News & CommentEcology

Survival Test for Kenya's Wildlife

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Science  24 Apr 1998:
Vol. 280, Issue 5363, pp. 510
DOI: 10.1126/science.280.5363.510

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Summary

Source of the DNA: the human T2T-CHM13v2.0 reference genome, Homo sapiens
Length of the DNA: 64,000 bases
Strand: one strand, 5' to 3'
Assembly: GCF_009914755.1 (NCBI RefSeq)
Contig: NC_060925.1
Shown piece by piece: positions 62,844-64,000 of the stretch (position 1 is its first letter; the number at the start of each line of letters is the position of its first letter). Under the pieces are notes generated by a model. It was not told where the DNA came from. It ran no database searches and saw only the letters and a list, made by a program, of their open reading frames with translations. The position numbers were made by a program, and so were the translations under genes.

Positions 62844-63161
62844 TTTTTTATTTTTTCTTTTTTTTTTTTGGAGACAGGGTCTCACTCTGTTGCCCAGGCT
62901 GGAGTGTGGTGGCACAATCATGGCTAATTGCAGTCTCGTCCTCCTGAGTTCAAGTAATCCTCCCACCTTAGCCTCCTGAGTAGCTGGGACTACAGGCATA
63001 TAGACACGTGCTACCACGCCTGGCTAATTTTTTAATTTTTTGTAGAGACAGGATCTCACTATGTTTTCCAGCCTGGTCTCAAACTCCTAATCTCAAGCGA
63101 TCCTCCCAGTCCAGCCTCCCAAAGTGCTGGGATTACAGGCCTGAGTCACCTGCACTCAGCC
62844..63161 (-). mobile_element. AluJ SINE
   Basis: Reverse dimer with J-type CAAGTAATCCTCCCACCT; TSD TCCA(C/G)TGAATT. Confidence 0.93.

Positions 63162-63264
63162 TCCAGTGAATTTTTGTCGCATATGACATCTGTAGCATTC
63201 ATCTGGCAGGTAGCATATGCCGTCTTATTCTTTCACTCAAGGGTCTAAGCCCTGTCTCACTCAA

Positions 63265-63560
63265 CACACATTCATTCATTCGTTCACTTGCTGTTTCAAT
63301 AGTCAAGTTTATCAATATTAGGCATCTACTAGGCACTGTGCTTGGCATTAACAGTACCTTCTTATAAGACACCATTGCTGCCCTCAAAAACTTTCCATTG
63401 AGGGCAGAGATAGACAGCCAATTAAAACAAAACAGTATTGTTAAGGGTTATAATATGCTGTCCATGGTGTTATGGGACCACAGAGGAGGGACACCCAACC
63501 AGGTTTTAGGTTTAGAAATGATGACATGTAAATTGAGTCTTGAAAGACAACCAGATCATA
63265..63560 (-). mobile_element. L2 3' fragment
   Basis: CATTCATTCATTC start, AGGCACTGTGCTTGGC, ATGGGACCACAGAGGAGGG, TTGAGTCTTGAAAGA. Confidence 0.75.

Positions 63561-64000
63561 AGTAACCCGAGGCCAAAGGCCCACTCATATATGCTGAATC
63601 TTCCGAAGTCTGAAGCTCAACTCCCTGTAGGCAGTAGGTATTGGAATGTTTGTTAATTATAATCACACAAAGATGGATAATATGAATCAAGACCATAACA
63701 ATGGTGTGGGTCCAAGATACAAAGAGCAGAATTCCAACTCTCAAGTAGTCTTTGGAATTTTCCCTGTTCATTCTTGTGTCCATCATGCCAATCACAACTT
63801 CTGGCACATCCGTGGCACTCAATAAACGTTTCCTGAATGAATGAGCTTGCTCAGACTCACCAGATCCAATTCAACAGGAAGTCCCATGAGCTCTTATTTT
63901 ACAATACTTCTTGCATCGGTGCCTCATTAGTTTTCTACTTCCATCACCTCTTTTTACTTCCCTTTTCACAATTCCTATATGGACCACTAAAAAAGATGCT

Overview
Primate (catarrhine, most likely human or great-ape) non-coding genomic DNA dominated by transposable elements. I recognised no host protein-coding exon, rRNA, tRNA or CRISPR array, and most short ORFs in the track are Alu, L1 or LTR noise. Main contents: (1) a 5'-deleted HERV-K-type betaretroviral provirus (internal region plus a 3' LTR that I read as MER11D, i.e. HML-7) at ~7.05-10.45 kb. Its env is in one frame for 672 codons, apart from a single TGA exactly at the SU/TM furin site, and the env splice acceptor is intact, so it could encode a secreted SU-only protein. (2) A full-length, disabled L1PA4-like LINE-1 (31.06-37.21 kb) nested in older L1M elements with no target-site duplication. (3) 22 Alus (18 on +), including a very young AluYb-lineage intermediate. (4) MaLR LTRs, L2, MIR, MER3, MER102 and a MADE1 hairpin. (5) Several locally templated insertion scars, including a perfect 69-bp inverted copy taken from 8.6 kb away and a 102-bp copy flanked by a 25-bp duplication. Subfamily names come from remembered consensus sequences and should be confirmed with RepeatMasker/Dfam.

Since 1994, savanna ecologist David Western has been struggling to save Kenya's rich biological heritage--and the agency meant to protect it, the Kenya Wildlife Service (KWS). Paleoanthropologist Richard Leakey had built the organization into a strong-armed guardian of Kenya's biological wealth in the early 1990s, but Western is presiding over it at a time when park revenues are bottoming out and the service is having a hard time meeting its $15-million-a-year budget. Even so, he is pushing to extend the reach of KWS outside of Kenya's 26 national parks and 30 protected areas and to preserve biological diversity throughout the country, not just in the parks, by promoting an agenda of "parks beyond parks" and a network of community-based conservation projects in which landowners share profits from wildlife while assuming some of the responsibilities for protecting it.